When Albert Einstein visited Lisbon in 1925, he wrote in his diary about a fascinating varina with a proud, mischievous look. We think he would have loved meeting Açucena Veloso.

Açucena Veloso’s fish stalls are at Mercado 31 de Janeiro, Rua Engenheiro Vieira da Silva, 31, tel. 91 721 8169

Post scriptum: Açucena Veloso died tragically in a car accident in January, 2018. Her daughter Susana and the rest of the family continue to run the fish stalls with the same dedication to quality and service as before. Açucena would be proud. 

The best cheese in Azeitão

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In the beginning of the 19th century, a farmer called Gaspar Henriques de Paiva moved from the Beira region to Azeitão, near Lisbon. He liked his new home, but craved the taste of the famous cheese made in Beira’s Estrela mountain. In 1830, Gaspar brought some “bordalesa” sheep from the Estrela mountain to Azeitão and arranged for a shepherd to come once a year to help him make cheese.

Gaspar owned only a few sheep, so his cheeses were small in size and his production low in volume. But the cheese was so great that it quickly gathered fame. Gaspar taught his neighbors how he made cheese with only three ingredients: sheep milk, cardoon and salt. Soon there were several cheese producers in Azeitão.

We traveled to Azeitão to try the cheeses made by the current generation of producers. When we asked the locals about their favorite cheese, they we unwilling to take sides. Finally, someone agreed to talk under condition of anonymity: “the best cheese in Azeitão is made in the village of Quinta do Anjo (Angel’s farm) and the best producer in Quinta do Anjo is Rui Simões,” he whispered, making sure he was not overheard.

We were lucky to get this tip because Rui Simões’ cheese is sold in only a few places, so we might have missed it.

We liked all the cheeses we tried in Azeitão, but there was indeed something special about the ones made by Rui Simões. They have an addictive creamy, salty, satisfying taste. Now that we are no longer near Azeitão, we crave them. Maybe we’ll buy some “bordalesa” sheep…

Click here for the web site of Queijaria Simões. 

The Portuguese Tea Company

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Portugal played a leading role in the trade with the Far East after Vasco da Gama discovered the sea way to India in 1498. One of the commodities brought from the orient by the caravels were the dried leaves of a plant called Caméllia sinensis. The Portuguese called these leaves and their infusion chá, after the Cantonese word chàh. Their Dutch rivals preferred a word from China’s Fujian province: tea.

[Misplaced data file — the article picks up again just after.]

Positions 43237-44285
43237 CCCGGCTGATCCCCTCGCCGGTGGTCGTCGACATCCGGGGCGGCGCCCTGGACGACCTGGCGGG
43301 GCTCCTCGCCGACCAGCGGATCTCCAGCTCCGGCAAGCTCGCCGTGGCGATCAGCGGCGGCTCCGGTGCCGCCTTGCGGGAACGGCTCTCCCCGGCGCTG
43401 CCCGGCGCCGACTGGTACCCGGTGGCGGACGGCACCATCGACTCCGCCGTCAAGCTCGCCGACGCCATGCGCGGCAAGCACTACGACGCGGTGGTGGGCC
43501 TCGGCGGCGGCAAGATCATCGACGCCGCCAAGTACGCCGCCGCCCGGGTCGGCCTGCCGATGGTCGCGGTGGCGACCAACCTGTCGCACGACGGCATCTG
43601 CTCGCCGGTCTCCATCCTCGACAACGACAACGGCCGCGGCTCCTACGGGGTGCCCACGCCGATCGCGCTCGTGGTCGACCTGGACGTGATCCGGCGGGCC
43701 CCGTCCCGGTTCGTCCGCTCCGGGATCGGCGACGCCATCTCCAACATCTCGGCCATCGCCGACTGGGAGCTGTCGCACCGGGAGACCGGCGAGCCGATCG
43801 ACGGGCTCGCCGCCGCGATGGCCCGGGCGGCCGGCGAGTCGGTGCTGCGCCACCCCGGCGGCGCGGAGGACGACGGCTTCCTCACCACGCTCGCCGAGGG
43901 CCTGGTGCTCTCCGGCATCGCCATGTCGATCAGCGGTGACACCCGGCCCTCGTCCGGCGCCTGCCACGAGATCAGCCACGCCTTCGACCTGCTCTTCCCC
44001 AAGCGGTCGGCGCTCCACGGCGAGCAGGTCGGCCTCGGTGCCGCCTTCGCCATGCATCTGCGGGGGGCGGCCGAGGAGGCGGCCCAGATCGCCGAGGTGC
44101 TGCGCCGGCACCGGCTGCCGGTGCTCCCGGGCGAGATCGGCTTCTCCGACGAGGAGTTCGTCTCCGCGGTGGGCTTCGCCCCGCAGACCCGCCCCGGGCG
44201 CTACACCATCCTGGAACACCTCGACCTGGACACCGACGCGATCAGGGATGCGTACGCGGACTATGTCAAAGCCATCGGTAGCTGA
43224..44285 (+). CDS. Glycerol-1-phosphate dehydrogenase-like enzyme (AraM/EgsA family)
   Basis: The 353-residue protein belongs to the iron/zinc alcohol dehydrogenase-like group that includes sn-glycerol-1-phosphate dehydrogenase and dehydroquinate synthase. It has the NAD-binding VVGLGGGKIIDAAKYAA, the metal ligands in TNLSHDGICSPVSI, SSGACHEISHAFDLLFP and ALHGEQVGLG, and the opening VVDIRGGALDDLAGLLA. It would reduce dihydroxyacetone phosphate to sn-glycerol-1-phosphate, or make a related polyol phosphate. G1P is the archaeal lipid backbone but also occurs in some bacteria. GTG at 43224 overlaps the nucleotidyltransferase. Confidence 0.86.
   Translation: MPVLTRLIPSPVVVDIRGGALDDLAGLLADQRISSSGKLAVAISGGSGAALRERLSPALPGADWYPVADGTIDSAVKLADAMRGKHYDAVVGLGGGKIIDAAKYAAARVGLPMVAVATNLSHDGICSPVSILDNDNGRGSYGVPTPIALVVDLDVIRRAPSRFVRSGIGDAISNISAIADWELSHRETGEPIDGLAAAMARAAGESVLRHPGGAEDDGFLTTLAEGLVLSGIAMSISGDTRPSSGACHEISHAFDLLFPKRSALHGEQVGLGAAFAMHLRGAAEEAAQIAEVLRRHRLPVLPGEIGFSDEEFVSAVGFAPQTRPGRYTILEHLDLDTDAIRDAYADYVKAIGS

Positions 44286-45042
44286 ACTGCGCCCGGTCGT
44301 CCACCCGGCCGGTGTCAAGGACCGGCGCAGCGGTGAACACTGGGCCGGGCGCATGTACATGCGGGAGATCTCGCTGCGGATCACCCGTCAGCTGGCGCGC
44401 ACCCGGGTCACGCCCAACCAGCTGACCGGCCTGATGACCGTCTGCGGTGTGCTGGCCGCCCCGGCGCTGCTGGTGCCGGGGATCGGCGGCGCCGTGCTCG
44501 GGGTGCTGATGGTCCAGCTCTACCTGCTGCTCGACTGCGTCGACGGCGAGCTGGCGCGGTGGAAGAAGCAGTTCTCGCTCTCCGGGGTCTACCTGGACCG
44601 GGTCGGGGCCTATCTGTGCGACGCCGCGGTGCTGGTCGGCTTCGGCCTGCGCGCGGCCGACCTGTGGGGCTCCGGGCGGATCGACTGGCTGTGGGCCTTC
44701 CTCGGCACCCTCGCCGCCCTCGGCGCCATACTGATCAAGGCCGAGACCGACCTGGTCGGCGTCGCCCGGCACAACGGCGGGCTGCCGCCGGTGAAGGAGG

When Catherine of Braganza, a Portuguese princess, married Charles II of England in 1662, her trousseau included a basket of tea leaves. She used them to throw tea parties at court. These parties were such a success that drinking tea became a fashion that endures.

Two centuries later, Wenceslaus de Moraes, a Portuguese diplomat who lived in the orient, wrote a poetic book called The Cult of Tea. His goal was to introduce Europeans to the ancient art of serving tea.

Despite these historical connections, Portugal didn’t have a purveyor of fine teas until an Argentinian called Sebastian Filgueiros came to live in Lisbon. Trained as a tea sommelier, he decided to create the Companhia Portugueza de Chá (the Portuguese tea company). The company’s logo combines the profile of Catherine of Braganza with the word Lisbon handwritten by Wenceslaus de Moraes.

Sebastian travels often to the Far East in search of new producers. His favorite teas are the Darjeelings from India and the old black teas from China. But he is very proud of the teas made in Portugal. He’s been able to source two wonderful teas from Azores. The first is a delicate white tea made in cooperation with a research institute. The second is a rare Oolong from the Gorreana plantation. Sebastian sells a fragrant earl grey produced with bergamot oil from Alentejo and his own tea blend called Lisbon breakfast.

When he talks about tea, Sebastian has all the time in the world. And there’s a lot to talk about, from the harvest and oxidization of the leaves, to the way each tea is prepared and served. He speaks softly, as if the secrets of tea are for our ears only. It is worth listening because on the shelves of his store lies a world of tantalizing aromas and flavors waiting to be discovered.

The Companhia Portugueza do Chá operates in Rua do Poço dos Negros, 105, near Chiado, tel. 21-395-1614.

 

A faithful friend

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Portugal’s favorite fish does not swim in Portuguese waters. Since the 16th century, Portuguese fishermen have sailed to Newfoundland in search of gadus morhua, more commonly known as codfish. The French call the bland-tasting fresh cod “cabillaud” and the more appetizing salted cod “morue.” In Portugal this distinction is superfluous because only the salted variety is appreciated. So, one word suffices: “bacalhau.”

Since cod has very little fat, once it is cured in salt it keeps for a long time without becoming rancid. For this reason, dried codfish was often consumed by those who lived far from the coast in days of religious abstinence from meat like Christmas Eve.

The quality of the cod depends on the size of the fish (the larger the better) and the type of cure. To produce the best cod, the cure must begin on the boat, shortly after the fish is captured. This cure continues on land, usually in open-air pavilions. Lesser cod is stored frozen in the boat and cured only on land. Much of the codfish consumed in Portugal is cured in Ílhavo, a region with abundant sea salt.

Two popular sources of cod are Norway and Canada, but the best cod is caught in Iceland by Portuguese fishermen.

Before cooking, salted cod is soaked in water for two or three days to re-hydrate and remove most of the salt. The fish is then ready to be combined with symbiotic ingredients such as garlic, potatoes and olive oil.

The commerce of “bacalhau” is so important that there’s a whole street in Lisbon, Rua dos Bacalhoeiros, that was once reserved for codfish vendors.

In good times and bad, the Portuguese gather at the table to share this fish we call “fiel amigo” (faithful friend). It is a delicacy that comes from afar but has the taste of home.